A new study suggests there have been at least 10 billion alien civilizations in the universe since the Big Bang, that Earth's human beings are not the only intelligent life form to have arisen in the universe. For those who are particularly hopeful that alien civilizations exist, the study lends encouragement that the ongoing search for extraterrestrial life -- and, by extension, for the even more difficult find, intelligent alien life -- just might one day yield positive results. But, as with most aspects cosmological, the findings are relative...
Space.com reported May 5 that scientists have mathematically calculated two major probabilities: 1) It is extremely unlikely that Earth is the first habitable world to have developed a technological civilization and 2) there have been at least 10 billion alien civilizations that have existed over time within our universe. The study, authored by the University of Rochester in New York's Adam Frank and the University of Washington's Woodruff Sullivan, not only suggests that humans are not alone but that it is highly unlikely, at least when viewed through a mathematical probability lens, that the universe may be and has been teeming with life.
In fact, according to the study, there is a one in 10 billion trillion chance that humanity is the first technologically advanced species to arise in all the universe. Frank, a professor of physics and astronomy and the study's lead author, noted in a statement that the implication is that "other intelligent, technology-producing species very likely have evolved before us."
"Think of it this way: Before our result, you'd be considered a pessimist if you imagined the probability of evolving a civilization on a habitable planet was, say, one in a trillion. But even that guess — one chance in a trillion — implies that what has happened here on Earth with humanity has in fact happened about 10 billion other times over cosmic history."The number of possible alien civilizations -- 10 billion -- suggests that humanity has had plenty of company -- but only relatively speaking. That immense number is somewhat misleading when it comes to actually searching and finding alien civilizations, given that the universe is an estimated 13.8 billion years old, is filled with an estimated 100 billion galaxies, and even the closest stellar body to Earth is more than four light years away.
Finding alien life, at least mathematically, should be an exponentially easier task, even if the parameters of said living organisms only exist as humans are able to perceive it. Alien civilizations, the outgrowth of alien life progressing to produce and manipulate technologies, would be far less likely.
In fact, Frank and Sullivan admit that, when considering the vast amount of space and the billions of years that have passed since the Big Bang, it could very well be that Earth just might be home to the only extant technological species. And even if humanity is not alone in the universe at present and there are younger or older alien civilizations currently in existence, there is no guarantee that those civilizations are anywhere near advanced enough to discover and/or contact anytime soon -- given Earth's present technological state.
Frank also noted in the statement that "it is astonishingly likely that we are not the only time and place that an advanced civilization has evolved." Sullivan concurred, stating pointedly that the universe is more than 13 billion years old.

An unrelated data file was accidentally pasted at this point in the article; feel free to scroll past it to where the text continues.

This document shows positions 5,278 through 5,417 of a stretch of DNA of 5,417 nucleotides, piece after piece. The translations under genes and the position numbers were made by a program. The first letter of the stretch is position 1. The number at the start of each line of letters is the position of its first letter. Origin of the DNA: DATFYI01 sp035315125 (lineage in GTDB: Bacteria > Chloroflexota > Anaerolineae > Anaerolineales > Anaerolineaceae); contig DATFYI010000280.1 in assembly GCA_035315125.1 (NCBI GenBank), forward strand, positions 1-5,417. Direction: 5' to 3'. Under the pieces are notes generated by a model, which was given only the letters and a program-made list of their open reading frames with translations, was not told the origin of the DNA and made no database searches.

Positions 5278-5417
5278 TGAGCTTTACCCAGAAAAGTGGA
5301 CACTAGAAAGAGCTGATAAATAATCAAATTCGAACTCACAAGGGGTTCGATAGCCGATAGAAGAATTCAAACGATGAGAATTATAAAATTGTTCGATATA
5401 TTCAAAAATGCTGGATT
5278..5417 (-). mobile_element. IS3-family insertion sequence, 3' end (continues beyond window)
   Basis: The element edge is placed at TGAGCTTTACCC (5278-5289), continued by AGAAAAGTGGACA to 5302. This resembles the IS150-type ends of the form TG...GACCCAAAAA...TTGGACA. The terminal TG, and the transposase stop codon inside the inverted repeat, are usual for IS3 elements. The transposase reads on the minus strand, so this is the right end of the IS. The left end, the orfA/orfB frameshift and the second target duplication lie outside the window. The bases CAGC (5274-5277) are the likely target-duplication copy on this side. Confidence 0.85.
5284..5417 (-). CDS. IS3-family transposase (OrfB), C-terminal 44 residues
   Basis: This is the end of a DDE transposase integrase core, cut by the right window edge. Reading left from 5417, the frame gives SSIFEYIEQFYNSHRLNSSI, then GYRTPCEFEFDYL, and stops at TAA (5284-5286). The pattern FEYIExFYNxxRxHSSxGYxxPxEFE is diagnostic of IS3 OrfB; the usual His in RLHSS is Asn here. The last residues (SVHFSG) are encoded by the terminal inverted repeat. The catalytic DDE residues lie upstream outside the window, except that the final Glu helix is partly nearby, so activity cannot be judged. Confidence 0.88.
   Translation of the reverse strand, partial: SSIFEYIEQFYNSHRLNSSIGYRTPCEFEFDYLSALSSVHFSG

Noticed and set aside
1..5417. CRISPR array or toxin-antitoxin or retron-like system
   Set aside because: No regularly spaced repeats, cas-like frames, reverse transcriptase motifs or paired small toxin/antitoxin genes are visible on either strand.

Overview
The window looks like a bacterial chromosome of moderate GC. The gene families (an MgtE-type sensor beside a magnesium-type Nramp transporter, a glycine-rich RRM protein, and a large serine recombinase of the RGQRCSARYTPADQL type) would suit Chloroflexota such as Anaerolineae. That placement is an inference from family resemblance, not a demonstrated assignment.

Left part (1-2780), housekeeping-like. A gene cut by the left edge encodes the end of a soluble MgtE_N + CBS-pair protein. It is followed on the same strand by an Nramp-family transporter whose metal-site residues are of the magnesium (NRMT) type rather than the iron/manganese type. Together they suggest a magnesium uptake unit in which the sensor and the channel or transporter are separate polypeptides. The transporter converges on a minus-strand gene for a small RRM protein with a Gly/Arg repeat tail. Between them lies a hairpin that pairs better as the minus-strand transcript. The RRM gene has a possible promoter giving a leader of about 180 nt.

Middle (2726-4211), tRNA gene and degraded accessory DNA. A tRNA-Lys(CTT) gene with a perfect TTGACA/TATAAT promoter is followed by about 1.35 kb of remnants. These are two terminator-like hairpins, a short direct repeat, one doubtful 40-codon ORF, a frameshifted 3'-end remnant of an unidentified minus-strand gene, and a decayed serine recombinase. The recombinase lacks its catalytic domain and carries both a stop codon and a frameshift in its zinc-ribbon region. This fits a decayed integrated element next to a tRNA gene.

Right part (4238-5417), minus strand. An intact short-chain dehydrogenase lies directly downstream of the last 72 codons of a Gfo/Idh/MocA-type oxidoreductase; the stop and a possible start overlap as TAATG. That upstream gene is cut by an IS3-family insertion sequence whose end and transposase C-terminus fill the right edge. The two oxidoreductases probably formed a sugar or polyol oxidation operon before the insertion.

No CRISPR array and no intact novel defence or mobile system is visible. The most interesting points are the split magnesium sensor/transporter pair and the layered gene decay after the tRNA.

"That means that even if there have been 1,000 civilizations in our own galaxy, if they live only as long as we have been around — roughly 10,000 years — then all of them are likely already extinct. And others won't evolve until we are long gone. For us to have much chance of success in finding another 'contemporary' active technological civilization, on average they must last much longer than our present lifetime."Space.com parenthetically highlighted the fact that Sullivan's reference to humanity's 10,000 years of civilized existence is qualified by the fact that humans have only been capable sending radio waves and other electromagnetic signals for barely more than a century. The implication is that humanity has had just a few years -- again, relatively speaking -- to transmit and receive signals to and from the universe, an extremely narrow window through which to detect -- or possibly be detected by -- alien civilizations that might exist.
Frank and Sullivan used a modification of the old standard, the Drake Equation, to reach their conclusions. Astrophysicist Frank Drake himself told Space.com in a 2015 interview that via his equation, "one in every 10 million stars will have a detectable signal" that might suggest the presence of an alien civilization and that astronomers would likely need to study at least a million stars, each one for days, to actually detect alien life.
The scientists also used current astronomical observation data from instruments like the Kepler Space Telescope that suggests that about 20 percent of all stars play host to planets that orbit in the "habitable zone," narrowing the output to worlds where liquid water is present.
The study was published in the journal Astrobiology. According to Adam Frank, the findings are the first time there has ever been an empirical answer provided for the question of whether or not alien civilizations have ever developed prior to civilization developing on Earth.
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